Human Development & Learning

Adelphi University


Course Description

The course will discuss conceptual issues relating to human development from a psychosocial and policy perspective. Keeping childhood development, teaching and learning theories at the forefront, students should aim to understand the length and breadth of “human development” in their own professional and academic contexts. Additionally, students will be exposed to an international perspective on the subject with emphasis on multidisciplinary learning that include definitions of culture and an analysis of what it means to interact with a diverse population (gender, age, language, race, etc). 


The course will be conducted on site at the Manhattan campus of Adelphi University. It is extremely important that each student meet the deadlines posted, stay “wired in” and communicate using the various media tools available. I will be uploading most reading material on my personal website: where you will see a link for Human Development. If for some reason, readings are not available, please contact me and also use the various library tools and other facilities available to you. 


Performance Outcomes

Based on the six goals of the conceptual framework 


To critically examine the conceptualization of human development in historical context. 

To analyze learning theories, concepts, principles and applications to diverse learner populations

To explore and promote safe school climates for all learners

To study the relevance of research on policy and practice oriented learning in human development

Reflective Practice: 

To reflect on self for skills and experiences for the best professional development based on awareness and analysis

To consciously work on articulation of personal theory of learning

Social Justice:

To include critical examination of the impact of inclusion and exclusion of learner's diversity in teaching learning processes

Inclusive Community: 

To analyze best practices of including diverse characteristics of learners due to variations in culture, age, ability, gender, sexual orientation, race, class, caste, religion and citizenship.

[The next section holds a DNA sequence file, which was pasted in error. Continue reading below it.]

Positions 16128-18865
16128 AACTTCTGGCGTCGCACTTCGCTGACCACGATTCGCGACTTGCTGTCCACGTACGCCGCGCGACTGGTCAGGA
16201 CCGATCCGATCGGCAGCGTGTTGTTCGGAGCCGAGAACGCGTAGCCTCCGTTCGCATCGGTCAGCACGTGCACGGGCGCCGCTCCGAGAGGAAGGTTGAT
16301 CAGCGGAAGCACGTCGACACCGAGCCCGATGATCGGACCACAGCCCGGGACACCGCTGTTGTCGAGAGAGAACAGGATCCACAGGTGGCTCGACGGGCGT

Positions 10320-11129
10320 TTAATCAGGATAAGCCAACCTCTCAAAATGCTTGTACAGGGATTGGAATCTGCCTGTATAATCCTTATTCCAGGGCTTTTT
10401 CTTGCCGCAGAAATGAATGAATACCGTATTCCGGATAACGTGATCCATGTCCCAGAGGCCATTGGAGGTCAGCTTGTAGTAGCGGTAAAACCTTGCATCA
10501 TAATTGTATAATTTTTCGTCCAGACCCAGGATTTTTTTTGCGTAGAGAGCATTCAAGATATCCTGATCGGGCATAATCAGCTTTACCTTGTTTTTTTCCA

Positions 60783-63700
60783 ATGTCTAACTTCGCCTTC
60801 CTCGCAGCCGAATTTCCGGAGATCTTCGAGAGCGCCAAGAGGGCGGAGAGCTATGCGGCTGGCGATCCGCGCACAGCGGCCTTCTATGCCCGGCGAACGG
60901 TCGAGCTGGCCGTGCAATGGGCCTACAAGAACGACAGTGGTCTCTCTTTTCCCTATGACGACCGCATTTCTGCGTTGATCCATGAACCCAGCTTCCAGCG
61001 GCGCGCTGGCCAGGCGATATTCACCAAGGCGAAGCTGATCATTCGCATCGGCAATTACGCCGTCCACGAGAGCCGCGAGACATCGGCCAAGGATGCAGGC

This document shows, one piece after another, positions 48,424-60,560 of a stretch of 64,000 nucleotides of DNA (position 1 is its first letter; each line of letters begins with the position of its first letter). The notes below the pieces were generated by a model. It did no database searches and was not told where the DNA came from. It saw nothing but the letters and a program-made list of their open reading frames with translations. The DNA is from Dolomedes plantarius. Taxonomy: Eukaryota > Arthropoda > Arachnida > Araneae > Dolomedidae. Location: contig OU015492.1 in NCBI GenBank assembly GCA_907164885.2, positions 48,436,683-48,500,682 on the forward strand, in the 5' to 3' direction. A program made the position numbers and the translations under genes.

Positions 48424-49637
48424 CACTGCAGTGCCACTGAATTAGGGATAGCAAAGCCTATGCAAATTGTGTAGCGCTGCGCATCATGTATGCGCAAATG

To appreciate collaborative approach in learning and teaching

To develop, enjoy and sustain the lifelong learning attitude for professional growth in joyful environments in classroom and outside class room. 

Creativity and the Arts: 

To include reflective knowledge in varied forms to express how children learn and when do they enjoy learning? 

There is no TEXT BOOK for the class, however, every student is responsible for the readings attached on the website. If for some reason, the readings are not accessible, please email me directly at usnayar[at]

Relevant Links

Oxford Poverty & Human Development Initiative

UNDP Human Development Reports

The World Bank: Human Development Education for All

Graduate School of Education & Human Development, George Washington University 

Book Written by GSEHD Faculty that might be interesting to look at. 

Optional Articles 

Sen, Amartya (2000) "A Decade of Human Development," Journal of Human Development, 1 (1), 17-23.

Biggeri, Mario, Renato Libanora,Stefano Mariani and Leonardo Menchini (2006), Children Conceptualizing their Capabilities: Results of a Survey Conducted during the First Children's World Congress on Child Labour, Journal of Human Development, Vol. 7, No. 1, pp. 59-83. DOI : 10.1080/14649880500501179

Nussbaum, Martha C (2006) Education and Democratic Citizenship: Capabilities and Quality Education, Journal of Human Development, Vol. 7, No. 3, pp. 385- 395.D OI : 10.1080/14649880600815974.

UNDP (2000) 'Human rights and Human development' chapter 1.5 in Sakiko Fakuda-Parr and AK Shiva Kumar (eds), Readings in Human Development. This is taken from Human Development Report 2000 (chapter 1).

Basu, K. and J. E. Foster: 1998, ‘On measuring literacy’, Economic Journal 108(6), pp. 1733–1749.

Raworth, Kate Stewart, David (2005) Critiques of the Human Development Index: A Review. In Sakiko Fakuda-Parr and A.K. Shiva Kumar, Readings in Human Development, Oxford University Press, New Delhi.